Clearly, demand was strong for BYND, which doesn't come as much of a surprise as the company and its IPO have a number of positive attributes working in its favor. For starters, it's a play on the "better-for-you" trend that has been re-shaping the food and restaurant industries.
BYND's financials illustrate this shift as revenue growth has surged by triple digit rates. Furthermore, the company is only in the early stages of its growth curve, with plenty of runway ahead. On that note, in its prospectus, the company made an interesting analogy.
In the US, the size of the non-dairy milk category is equivalent to approximately 13% of the size of the dairy milk category. By applying this same strategy to the plant-based meat category, BYND believes it can grow its industry to be at least the same proportion of the $270 bln meat category in the US, which over time would represent a category size of $35 bln in the US alone.
From a deal-specific standpoint, the IPO has a low float of only 9.6 mln shares. The strong demand and relatively low supply is a potent combination that translated into the above-range pricing, and, may translate into a sizable opening pop when it begins trading on the Nasdaq.
And, lastly, the IPO had solid tier one underwriters behind it, including Goldman Sachs, JP Morgan, and Credit Suisse.
BYND is food company that specializes in offering plant-based meats. It builds meat directly from plants, an innovation that enables consumers to experience the taste, texture and aroma of animal-based meat products while enjoying the nutritional benefits of eating plant-based meat products. It also addresses concerns related to human health, climate change, resource conservation and animal welfare. Its motto is "Eat What You Love."
The company has developed three core plant-based product platforms that align with the largest meat categories globally: beef, pork and poultry. It creates plant-based products using proprietary scientific processes that determine the architecture of the animal-based meat it is seeking to replicate and then the company assembles it using plant-derived amino acids, lipids, trace minerals and water.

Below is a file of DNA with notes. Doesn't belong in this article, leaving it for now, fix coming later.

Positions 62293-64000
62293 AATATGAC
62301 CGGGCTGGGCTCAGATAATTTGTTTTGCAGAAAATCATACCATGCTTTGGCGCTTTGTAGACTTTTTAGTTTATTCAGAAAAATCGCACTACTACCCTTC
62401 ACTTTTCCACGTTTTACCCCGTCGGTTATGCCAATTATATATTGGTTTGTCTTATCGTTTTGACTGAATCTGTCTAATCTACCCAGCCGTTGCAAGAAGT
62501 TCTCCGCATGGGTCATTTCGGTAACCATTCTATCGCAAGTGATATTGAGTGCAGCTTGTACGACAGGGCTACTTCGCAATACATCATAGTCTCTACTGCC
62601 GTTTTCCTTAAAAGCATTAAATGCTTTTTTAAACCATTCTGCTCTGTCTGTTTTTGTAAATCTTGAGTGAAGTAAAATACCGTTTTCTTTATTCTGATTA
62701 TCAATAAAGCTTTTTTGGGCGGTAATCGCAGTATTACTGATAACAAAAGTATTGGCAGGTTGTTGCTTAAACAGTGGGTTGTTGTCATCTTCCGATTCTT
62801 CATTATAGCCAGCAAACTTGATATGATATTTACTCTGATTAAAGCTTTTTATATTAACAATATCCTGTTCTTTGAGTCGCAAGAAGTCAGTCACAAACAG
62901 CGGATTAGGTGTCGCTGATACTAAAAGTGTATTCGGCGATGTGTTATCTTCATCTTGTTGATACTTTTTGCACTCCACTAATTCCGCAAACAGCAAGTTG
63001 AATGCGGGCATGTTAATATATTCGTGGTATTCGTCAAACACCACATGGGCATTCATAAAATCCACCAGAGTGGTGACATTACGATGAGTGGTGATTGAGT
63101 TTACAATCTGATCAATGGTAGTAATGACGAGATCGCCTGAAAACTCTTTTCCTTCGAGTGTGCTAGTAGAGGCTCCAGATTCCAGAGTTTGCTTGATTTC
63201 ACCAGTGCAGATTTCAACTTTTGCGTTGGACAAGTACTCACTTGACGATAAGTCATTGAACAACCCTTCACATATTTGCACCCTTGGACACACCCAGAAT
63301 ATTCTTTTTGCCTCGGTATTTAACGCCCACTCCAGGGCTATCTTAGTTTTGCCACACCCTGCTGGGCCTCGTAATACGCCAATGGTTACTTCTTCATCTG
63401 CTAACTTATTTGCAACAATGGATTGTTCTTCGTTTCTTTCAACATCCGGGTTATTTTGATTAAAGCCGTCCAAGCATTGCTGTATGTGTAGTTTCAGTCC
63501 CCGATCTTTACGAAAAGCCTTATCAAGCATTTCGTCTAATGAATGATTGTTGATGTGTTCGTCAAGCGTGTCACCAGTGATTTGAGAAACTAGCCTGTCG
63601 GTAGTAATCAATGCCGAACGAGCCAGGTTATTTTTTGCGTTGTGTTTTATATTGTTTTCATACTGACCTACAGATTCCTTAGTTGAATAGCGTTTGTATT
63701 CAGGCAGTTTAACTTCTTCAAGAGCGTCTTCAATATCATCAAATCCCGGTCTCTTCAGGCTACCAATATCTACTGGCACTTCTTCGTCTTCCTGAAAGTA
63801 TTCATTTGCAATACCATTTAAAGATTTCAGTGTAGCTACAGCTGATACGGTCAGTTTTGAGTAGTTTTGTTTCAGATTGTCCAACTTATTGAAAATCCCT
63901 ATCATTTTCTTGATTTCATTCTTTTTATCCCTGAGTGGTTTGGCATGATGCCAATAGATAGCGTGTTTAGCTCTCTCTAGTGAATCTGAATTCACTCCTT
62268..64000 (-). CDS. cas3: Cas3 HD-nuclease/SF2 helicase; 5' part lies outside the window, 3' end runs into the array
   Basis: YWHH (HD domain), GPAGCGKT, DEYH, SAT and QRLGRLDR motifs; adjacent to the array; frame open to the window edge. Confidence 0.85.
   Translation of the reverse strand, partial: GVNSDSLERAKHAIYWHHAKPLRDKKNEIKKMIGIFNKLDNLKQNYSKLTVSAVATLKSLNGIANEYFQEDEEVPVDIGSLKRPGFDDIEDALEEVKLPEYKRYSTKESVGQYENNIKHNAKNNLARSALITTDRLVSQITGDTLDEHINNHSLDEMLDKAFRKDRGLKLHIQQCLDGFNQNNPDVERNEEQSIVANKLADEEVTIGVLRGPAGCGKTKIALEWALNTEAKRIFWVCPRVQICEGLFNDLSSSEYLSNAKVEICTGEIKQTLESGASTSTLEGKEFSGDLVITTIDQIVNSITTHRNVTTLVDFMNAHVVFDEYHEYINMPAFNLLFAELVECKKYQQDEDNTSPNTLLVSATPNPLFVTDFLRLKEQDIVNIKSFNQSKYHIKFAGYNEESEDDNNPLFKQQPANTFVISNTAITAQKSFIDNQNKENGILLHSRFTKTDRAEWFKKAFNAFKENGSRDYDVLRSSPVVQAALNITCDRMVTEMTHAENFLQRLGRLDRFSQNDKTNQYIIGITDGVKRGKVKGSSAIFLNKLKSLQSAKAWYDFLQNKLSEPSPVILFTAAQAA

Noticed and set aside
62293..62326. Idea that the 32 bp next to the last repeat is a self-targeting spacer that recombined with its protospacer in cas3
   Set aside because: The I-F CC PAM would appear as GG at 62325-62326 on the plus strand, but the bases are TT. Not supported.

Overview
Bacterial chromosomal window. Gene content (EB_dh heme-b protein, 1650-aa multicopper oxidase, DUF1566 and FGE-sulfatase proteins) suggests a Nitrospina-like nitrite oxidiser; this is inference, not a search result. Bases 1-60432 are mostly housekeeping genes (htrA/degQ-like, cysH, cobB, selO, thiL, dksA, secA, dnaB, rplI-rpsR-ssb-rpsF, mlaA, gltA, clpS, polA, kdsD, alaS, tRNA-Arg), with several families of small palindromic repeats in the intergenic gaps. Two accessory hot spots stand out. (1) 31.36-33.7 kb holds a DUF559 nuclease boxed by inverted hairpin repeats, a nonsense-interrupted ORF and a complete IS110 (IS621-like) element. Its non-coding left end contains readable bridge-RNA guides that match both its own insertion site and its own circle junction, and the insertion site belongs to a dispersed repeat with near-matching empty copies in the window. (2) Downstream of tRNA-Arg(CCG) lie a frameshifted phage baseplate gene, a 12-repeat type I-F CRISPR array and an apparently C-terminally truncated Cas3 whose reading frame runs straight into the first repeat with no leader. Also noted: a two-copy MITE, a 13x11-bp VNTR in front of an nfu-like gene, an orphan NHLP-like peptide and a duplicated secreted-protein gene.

Beyond Meat has pioneered products like The Beyond Burger and Beyond Sausage, which the company believes closely replicate the sensory experience of meat—from the look of the package and raw product, to the sizzle on the grill, to the juicy and protein-packed satisfaction of biting into a "meaty" burger or sausage.
Instead of marketing to vegans and vegetarians (who represent less than 5% of the US population), BYND requests that grocers place its products in the meat case, where meat-loving consumers are accustomed to shopping for center-of-plate proteins. This positioning in the meat case has helped drive greater brand awareness with end consumers.
Turning to the financials, the company is not yet profitable nor is it EBITDA positive yet and it sounds like it may be a while as BYND says it expects operating expenses and cap-ex will increase substantially in the foreseeable future as it invests in growth. In FY18, the company had an operating loss of ($28.0) mln.
With that said, BYND is growing the top line strongly as revenue more than doubled in 2017 to $32.6 mln and then, in 2018, revenue growth accelerated even more at 170% to $87.9 mln.